Mad Max: Fury Road – Review by Christian Robshaw (Spoiler Free)

Christian Robshaw takes a look at the latest Mad Max instalment…


After a thirty-year gap since the last Mad Max film, the original director and co-writer for the whole series, George Miller, returns with a new instalment that is possibly-a-sequel, maybe-a-reboot; in the tradition of cheap, over-the-top trilogies like Leone’s Dollars, Romero’s Dead or Sam Raimi’s Evil Dead, rather than following a single story across the films, we instead get the same basic idea continually remade with increasing budget and ambition. This particular Mad Max takes about eighty percent of its plot, aesthetic, and structure from the most polished of its predecessors, Mad Max 2: The Road Warrior, with a scattering of ideas and images from the first and third films.

It’s a bold move but it pays off. That said, it’s not nearly as bold a move as filling a two-hour film with a 110-minute car chase: there’s something about that concept so gloriously outré, so sophisticatedly dumb, that you can’t help but smile at the balls of it. The film is just packed with smaller things, too, that you’ll have to smile at: look out for the chain fight, the guitar man, the mysterious crow people, the death of the main villain. George Miller, billed in the advertisements as a “Visionary Director”, has lost none of his inventiveness in staging action scenes, nor his intuition for the cinematic. And it’s just glorious to see an old-school film full of old-school stuntmen and women doing preposterous things for the sheer Hell of it – and our entertainment. CGI has been used only to conjure the impossible; our drivers skirting around a huge, beautiful storm cloud early on is a particularly memorable image.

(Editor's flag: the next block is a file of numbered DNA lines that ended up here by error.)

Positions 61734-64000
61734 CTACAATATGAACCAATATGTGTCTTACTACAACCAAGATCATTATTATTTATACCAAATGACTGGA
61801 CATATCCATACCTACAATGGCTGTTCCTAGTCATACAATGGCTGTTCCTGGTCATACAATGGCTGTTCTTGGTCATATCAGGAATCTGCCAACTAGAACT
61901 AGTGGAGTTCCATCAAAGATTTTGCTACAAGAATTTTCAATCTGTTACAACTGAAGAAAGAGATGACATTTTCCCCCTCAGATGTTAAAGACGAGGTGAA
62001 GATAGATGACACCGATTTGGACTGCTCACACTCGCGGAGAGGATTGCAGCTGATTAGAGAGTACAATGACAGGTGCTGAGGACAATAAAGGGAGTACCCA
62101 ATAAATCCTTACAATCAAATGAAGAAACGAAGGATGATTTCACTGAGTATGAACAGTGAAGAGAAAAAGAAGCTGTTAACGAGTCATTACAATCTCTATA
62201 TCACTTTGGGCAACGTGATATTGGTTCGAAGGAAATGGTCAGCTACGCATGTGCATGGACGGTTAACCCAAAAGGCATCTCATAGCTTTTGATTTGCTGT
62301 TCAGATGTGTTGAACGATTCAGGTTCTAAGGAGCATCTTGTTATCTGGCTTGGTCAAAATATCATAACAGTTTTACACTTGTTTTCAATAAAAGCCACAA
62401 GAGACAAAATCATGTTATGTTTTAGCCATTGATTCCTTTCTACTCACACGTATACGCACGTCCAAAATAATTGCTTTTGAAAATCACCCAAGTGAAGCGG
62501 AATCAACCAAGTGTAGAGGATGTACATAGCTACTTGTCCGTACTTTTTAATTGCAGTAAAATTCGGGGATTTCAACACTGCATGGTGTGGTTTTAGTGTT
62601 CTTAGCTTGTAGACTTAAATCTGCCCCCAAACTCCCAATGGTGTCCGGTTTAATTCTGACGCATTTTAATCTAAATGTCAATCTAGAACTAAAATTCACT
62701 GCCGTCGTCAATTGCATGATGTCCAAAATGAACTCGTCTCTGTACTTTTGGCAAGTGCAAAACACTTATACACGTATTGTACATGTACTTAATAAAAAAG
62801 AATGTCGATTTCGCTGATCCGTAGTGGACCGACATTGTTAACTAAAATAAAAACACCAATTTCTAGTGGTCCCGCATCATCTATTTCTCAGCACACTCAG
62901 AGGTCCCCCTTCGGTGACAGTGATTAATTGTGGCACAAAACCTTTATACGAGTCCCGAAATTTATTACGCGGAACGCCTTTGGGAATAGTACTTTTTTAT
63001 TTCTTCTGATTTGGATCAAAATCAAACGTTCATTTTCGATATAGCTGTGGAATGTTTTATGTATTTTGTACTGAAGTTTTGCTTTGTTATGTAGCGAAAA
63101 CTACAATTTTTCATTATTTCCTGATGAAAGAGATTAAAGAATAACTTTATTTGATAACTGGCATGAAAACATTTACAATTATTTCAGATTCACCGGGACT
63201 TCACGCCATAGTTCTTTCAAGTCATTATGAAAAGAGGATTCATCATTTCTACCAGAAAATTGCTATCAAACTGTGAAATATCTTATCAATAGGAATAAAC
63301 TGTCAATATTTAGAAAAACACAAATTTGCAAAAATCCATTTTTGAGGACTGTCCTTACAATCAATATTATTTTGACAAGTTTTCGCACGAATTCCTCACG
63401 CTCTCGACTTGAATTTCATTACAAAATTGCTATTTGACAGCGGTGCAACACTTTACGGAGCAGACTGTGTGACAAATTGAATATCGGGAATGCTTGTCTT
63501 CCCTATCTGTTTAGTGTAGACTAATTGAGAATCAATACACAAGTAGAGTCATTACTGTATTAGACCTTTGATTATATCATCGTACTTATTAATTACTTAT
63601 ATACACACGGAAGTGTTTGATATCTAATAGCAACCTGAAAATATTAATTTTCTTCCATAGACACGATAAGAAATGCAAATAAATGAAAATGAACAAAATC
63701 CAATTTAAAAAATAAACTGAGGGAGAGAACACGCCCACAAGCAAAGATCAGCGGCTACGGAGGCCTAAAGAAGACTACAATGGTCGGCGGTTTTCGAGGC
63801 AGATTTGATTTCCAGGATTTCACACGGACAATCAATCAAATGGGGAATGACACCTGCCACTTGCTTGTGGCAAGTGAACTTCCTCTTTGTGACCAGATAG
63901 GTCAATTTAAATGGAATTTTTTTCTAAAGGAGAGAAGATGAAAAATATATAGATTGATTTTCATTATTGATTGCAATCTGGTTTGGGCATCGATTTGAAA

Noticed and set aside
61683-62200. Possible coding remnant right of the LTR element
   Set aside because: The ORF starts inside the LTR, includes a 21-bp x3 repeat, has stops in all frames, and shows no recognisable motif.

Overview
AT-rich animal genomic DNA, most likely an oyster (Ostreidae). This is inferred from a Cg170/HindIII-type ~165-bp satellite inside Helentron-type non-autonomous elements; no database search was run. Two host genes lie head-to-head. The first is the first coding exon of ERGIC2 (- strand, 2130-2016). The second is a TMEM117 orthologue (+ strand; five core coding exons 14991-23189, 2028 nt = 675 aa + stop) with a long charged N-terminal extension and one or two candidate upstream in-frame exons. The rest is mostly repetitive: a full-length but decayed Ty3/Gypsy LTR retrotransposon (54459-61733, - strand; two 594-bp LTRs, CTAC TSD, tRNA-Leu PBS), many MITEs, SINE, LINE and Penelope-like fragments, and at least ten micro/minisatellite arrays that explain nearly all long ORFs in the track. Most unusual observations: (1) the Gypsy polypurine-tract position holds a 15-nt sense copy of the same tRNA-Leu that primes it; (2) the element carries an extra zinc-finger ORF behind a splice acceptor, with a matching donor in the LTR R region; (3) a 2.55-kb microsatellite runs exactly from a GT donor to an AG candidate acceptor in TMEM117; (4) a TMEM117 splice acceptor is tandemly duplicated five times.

Plotwise the film pays off like never before. Previous instalments all had weird plotting, shoving the whole story into the front or the back to keep room for the spectacle. The story here is nicely – and impressively – parcelled out in terse bits of dialogue that occur while people are shooting, fighting, or driving. It’s smart, disciplined writing, and manages without dull exposition to give a unique personality to each of the surprisingly large core cast, including “Mad” Max Rockatansky; Charlize Theron’s badass driver Imperator Furiosa; her cargo, the Five Wives of bad Immortan Joe; and Nicholas Hoult as Nux, the sickly War Boy. If that sentence is mostly incomprehensible to you, then that’s a sure sign you’re in Mad Max territory.